Graham O’Donaghue on his journey from Swansea Student to Working and Living in China

Me and my daughter at graduation 2012

Hello to Everyone,

First thank you for taking the time to read this post. My name is Graham O’Donoghue and I studied at Swansea University from 2010 to 2012. I want to take a little bit of time to talk about my experiences and where my degree has led me to thus far.

In 2008, I had been studying Archaeology and English Literature at a different university. I know this is a strange combination but I thought I’d choose one subject I did well on for my A-Levels and one I was interested in.  However, I found that my personal circumstances meant that I didn’t feel the course and place I was in were right for me. So, I chose to take a gap year for my final year to a small city of around 4 million people, on the East side of China. There I was a Junior Lecturer at Shandong University of Technology, Zibo, Shandong, China.

There, I discovered something that suited me better than Archaeology and English Literature and that was the passion for teaching. I was tasked with teaching oral English to students who were not much older than I was. I grew to love the place and the profession and so decided to live there for another year. At this point, I chose to switch from my current place of study to enrol at Swansea University, studying Language Studies with TEFL. However, I as was eligible for a year of deferred entry, I decided to wait another year to ‘hone my skills’ where I was before returning to full-time study in the UK.

In 2010 (newly married), I returned to the UK and to Swansea University, determined to do well in my new degree path. I’d always told myself that I would accept nothing less than a 1st class degree and felt if I didn’t get that I would be really disappointed in myself (sounds OTT but it really helped me to keep focussed). This determination is what kept me going. After two years of hard work, eating, sleeping and breathing my degree, I successfully obtained that 1st class degree in July of 2012; my daughter happened to be born at the end of the year— right around exam time and on Fathers’ Day — so it was a double whammy for me and one great degree photo!!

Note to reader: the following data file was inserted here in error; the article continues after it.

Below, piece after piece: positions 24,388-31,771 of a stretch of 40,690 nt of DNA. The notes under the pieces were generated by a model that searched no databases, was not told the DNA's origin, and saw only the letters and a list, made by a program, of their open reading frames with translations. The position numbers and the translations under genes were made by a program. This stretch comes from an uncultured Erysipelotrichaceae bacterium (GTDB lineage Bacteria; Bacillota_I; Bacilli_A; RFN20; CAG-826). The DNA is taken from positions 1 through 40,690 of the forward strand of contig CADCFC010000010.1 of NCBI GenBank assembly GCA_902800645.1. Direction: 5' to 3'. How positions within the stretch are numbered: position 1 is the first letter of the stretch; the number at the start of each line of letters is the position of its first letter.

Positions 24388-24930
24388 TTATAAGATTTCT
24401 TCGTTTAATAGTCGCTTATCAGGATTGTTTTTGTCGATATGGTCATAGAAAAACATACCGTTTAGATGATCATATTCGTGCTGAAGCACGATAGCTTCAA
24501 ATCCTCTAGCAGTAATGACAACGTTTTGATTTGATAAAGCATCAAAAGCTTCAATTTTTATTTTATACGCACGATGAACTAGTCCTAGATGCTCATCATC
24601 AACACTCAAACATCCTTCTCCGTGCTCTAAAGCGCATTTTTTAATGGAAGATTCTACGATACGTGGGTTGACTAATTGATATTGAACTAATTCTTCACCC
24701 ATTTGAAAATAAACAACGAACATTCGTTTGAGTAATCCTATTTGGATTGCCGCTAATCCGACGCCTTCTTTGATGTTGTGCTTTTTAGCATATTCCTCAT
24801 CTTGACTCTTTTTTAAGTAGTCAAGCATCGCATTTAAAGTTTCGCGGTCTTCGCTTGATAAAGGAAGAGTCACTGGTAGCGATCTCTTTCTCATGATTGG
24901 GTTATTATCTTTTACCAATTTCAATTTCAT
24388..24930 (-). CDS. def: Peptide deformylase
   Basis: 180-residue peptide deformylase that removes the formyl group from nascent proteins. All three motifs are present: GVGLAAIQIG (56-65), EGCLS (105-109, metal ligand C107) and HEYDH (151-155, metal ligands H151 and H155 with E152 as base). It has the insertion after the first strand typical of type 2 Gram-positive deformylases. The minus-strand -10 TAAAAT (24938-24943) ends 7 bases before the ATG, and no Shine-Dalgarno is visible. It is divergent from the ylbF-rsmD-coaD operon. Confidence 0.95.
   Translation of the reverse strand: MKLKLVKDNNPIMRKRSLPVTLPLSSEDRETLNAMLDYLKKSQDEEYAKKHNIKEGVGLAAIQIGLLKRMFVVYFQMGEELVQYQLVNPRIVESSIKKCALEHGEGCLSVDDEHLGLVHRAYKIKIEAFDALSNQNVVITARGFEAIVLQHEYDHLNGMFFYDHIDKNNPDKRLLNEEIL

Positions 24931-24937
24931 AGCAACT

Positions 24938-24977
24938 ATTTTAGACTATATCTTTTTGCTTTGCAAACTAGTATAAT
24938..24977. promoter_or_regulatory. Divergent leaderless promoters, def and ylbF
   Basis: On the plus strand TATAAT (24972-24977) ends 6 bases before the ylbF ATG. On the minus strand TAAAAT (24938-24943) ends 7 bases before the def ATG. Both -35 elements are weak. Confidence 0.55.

Summer School

It’s 2018 and I am now in China after having been here since 2012 and with a lot more experiences under my belt. I have taught everybody from the smallest kindergarten children, to a 58-year-old businessman who was looking to expand his views on the world. I have taught primary school students, middle school students, high school students and everyone in between, and I wouldn’t change a single day I have spent here! The thing that keeps me doing the best that I can every day is the genuine and honest sincerity of the people around me. I am humbled by generosity and kindness that parents of my students show and the love that students have for their teacher, no matter how old they may be. To this end, I try my best in everything that I do, because I feel I should give something back to the country that has welcomed me with open arms and I am humbled to be part of that culture.

Summer School

The biggest thank you I have, however, aside from my wife who put up with those two years with me at Swansea (always in the library) is to the lecturers and staff at the University. From the very first email I sent enquiring about the change of course, to the point I graduated (and even now, in 2018), the staff have been incredible in every way, guiding me, having patience, and really helping to bring the best out in me and allowing me to reach the potential that I knew I had. In short, they never gave up on me and for that I am eternally grateful. Without naming names, but they know who they are, they are a credit to the University. I would say, anyone looking to join, or think about going to Swansea University, should stop ‘looking’ and get on with it; you will not regret it! The lecturers and teachers really were like a family to me and without their support, I wouldn’t be anywhere near where I am today.